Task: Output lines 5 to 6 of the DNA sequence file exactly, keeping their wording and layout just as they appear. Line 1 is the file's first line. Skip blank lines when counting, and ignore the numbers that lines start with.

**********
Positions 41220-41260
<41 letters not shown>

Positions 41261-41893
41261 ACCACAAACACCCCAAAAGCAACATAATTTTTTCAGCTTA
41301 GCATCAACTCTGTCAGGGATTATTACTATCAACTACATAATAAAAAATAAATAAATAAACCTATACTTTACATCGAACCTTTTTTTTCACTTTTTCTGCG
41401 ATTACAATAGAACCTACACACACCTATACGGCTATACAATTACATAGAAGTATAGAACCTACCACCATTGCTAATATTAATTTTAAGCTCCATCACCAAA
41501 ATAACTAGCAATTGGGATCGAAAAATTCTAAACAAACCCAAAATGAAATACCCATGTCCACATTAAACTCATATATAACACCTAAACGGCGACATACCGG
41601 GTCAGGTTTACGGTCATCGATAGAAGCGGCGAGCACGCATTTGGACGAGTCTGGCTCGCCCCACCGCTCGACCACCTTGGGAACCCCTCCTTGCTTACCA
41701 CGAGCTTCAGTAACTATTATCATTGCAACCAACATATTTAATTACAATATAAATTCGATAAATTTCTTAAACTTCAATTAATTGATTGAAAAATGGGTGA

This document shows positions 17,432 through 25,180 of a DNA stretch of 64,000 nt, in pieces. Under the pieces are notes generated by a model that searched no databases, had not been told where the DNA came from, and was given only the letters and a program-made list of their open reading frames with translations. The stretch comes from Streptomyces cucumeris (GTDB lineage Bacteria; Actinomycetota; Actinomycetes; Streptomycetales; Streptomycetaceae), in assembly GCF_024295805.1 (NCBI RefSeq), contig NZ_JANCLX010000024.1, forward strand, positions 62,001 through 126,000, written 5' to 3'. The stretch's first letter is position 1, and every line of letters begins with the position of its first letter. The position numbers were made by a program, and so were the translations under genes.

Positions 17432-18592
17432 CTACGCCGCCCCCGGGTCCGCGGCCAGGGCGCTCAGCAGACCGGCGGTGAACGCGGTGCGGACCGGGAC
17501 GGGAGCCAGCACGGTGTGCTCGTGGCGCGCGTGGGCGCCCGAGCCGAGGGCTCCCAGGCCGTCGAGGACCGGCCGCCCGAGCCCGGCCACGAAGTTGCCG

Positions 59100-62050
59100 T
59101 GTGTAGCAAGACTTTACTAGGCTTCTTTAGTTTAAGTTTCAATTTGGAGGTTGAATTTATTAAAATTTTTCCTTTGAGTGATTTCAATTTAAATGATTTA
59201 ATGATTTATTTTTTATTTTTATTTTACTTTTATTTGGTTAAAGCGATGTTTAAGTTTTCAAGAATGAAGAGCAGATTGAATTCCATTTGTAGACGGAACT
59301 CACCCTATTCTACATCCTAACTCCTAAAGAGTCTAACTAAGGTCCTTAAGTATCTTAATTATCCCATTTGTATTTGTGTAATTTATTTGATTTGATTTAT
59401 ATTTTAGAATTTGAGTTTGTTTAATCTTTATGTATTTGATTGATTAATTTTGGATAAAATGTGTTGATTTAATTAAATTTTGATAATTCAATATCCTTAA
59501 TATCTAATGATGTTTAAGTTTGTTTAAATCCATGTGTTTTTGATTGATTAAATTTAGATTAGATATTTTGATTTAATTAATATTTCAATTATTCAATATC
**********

41301 GCATCAACTCTGTCAGGGATTATTACTATCAACTACATAATAAAAAATAAATAAATAAACCTATACTTTACATCGAACCTTTTTTTTCACTTTTTCTGCG
41401 ATTACAATAGAACCTACACACACCTATACGGCTATACAATTACATAGAAGTATAGAACCTACCACCATTGCTAATATTAATTTTAAGCTCCATCACCAAA